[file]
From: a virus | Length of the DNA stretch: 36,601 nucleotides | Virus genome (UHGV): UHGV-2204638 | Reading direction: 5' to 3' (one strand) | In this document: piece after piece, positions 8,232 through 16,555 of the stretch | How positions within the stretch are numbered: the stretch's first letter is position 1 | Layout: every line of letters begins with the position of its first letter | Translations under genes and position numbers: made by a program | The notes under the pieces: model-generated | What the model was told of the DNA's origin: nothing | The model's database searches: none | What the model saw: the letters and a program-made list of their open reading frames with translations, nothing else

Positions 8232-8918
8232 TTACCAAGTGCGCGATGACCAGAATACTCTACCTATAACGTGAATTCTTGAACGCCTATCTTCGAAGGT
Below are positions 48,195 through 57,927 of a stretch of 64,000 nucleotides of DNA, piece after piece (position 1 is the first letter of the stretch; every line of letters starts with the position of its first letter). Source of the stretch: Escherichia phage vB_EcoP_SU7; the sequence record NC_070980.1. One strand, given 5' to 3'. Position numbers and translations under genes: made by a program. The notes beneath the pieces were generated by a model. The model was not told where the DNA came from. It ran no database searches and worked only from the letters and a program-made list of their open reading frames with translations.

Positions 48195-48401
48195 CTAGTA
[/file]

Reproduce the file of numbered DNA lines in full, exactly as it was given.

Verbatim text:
From: a virus | Length of the DNA stretch: 36,601 nucleotides | Virus genome (UHGV): UHGV-2204638 | Reading direction: 5' to 3' (one strand) | In this document: piece after piece, positions 8,232 through 16,555 of the stretch | How positions within the stretch are numbered: the stretch's first letter is position 1 | Layout: every line of letters begins with the position of its first letter | Translations under genes and position numbers: made by a program | The notes under the pieces: model-generated | What the model was told of the DNA's origin: nothing | The model's database searches: none | What the model saw: the letters and a program-made list of their open reading frames with translations, nothing else

Positions 8232-8918
8232 TTACCAAGTGCGCGATGACCAGAATACTCTACCTATAACGTGAATTCTTGAACGCCTATCTTCGAAGGT
Below are positions 48,195 through 57,927 of a stretch of 64,000 nucleotides of DNA, piece after piece (position 1 is the first letter of the stretch; every line of letters starts with the position of its first letter). Source of the stretch: Escherichia phage vB_EcoP_SU7; the sequence record NC_070980.1. One strand, given 5' to 3'. Position numbers and translations under genes: made by a program. The notes beneath the pieces were generated by a model. The model was not told where the DNA came from. It ran no database searches and worked only from the letters and a program-made list of their open reading frames with translations.

Positions 48195-48401
48195 CTAGTA